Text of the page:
The New Hope Zoning Hearing Board (ZHB) met Thursday night with Bucks County Playhouse representatives to continue discussion of their request to install LED lights and new signage around their Delaware riverfront property and erect up to five large tents in their parking lot.
Playhouse officials once again pursued an unconventional strategy, choosing not to be accompanied by an attorney, and withdrawing variance requests pertaining to signage, like temporary banners over the front entrance, and construction of a showcase-type sign to the right of the main entrance similar to an existing sign near South Main Street.
Representatives from the Playhouse were largely granted the variances they requested relating to the use of several event tents in their parking lot, with restrictions like permission for food service (but not food preparation), minimum advance notice of usage, and providing proof of additional parking leased for times when the tents’ footprint is eliminating valuable parking space.
But here’s the rub: by withdrawing its request for additional signs, the Playhouse may have inadvertently removed its only protection from receiving a notice of violation for a sign painted in 2013 without necessary permits.
In fact, a source close to the situation who spoke on background said issuance of a notice of violation to the Playhouse is imminent.
The next step in the process could be “to file a trespass and assumpsit complaint with the local district justice,” confirmed a borough spokesperson.
“The Pennsylvania municipalities planning code requires municipalities to suspend enforcement actions once a violator applies to the zoning hearing board for either a variance or to challenge the decision of the zoning officer,” added the spokesperson.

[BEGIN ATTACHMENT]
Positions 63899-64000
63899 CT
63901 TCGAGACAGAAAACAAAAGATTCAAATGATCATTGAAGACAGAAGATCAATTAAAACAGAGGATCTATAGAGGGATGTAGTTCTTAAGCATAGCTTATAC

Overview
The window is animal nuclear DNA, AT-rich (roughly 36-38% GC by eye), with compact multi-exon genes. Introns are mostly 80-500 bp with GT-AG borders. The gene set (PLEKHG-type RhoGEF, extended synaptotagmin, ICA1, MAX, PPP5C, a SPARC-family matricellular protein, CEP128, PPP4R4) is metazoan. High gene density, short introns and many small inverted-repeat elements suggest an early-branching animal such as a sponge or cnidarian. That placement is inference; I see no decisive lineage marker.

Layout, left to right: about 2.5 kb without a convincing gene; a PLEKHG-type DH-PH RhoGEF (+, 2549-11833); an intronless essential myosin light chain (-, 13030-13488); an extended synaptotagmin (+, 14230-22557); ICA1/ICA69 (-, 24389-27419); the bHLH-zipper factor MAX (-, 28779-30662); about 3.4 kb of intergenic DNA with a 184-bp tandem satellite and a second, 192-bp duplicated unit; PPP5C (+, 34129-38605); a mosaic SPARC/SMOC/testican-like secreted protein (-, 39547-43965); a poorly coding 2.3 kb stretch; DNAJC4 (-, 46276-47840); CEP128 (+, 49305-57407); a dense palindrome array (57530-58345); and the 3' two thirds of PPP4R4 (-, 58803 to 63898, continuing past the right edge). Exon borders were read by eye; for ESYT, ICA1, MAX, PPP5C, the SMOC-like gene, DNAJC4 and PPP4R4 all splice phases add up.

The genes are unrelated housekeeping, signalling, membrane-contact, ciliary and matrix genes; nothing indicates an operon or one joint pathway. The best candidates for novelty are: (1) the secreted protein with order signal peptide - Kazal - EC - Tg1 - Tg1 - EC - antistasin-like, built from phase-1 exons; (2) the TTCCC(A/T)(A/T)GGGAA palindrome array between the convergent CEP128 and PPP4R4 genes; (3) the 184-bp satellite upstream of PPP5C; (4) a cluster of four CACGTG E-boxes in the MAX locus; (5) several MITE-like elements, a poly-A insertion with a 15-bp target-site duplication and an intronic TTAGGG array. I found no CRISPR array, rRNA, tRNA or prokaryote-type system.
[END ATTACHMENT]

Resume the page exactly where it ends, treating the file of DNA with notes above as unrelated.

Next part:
The borough apparently informed the Playhouse that they were able under the law to amend their then current, pending application before the ZHB to include the unapproved north-facing sign. The Playhouse chose not to take advantage of that generous retroactive loophole, inexplicably withdrawing their signage variances completely and possibly triggering the borough’s ordinance enforcement process.
The north-facing Playhouse sign was not only painted without requisite borough approval, but also violates the spirit of a 2004 Zoning Hearing Board decision denying similar lit advertising on the Delaware to the owners of the former Club Zadar, and seeking to keep views of the Delaware River pristine and bucolic.
While few would oppose the use of tasteful lighting around the Playhouse grounds, a damaging precedent could be set that might encourage neon lights and billboards along the pristine banks of the Delaware River, worry some.
“The zoning officer has reviewed the plans and has found certain areas of non-compliance,” confirmed a borough spokesperson several weeks ago. “The zoning ordinance regulates the height of the light fixtures and the lumens at the property line. The color of the lights falls under the jurisdiction of HARB and Council pursuant to an application for a Certificate of Appropriateness. HARB has already recommended that this application be approved. It is now up to Council to approve or deny the Certificate of Appropriateness,” they added.
Two people familiar with the situation who requested anonymity said HARB members had not approved any formal lighting plan of late, although it is possible council is referring to documents HARB may have seen some time ago that included renderings of possible signage without specific notation or requests for approval. Nonetheless, New Hope Borough Council considered the Playhouse’s zoning requests on Aug. 19, tabling their lighting-related variances pending a technical study ordered to be undertaken due to concerns by East Mechanic Street residents over potential late-night glare.
Meanwhile, the Playhouse gets the special event tents it wanted, and maybe a violation notice to boot, as the “cultural overlay” trump card may not be played this time around.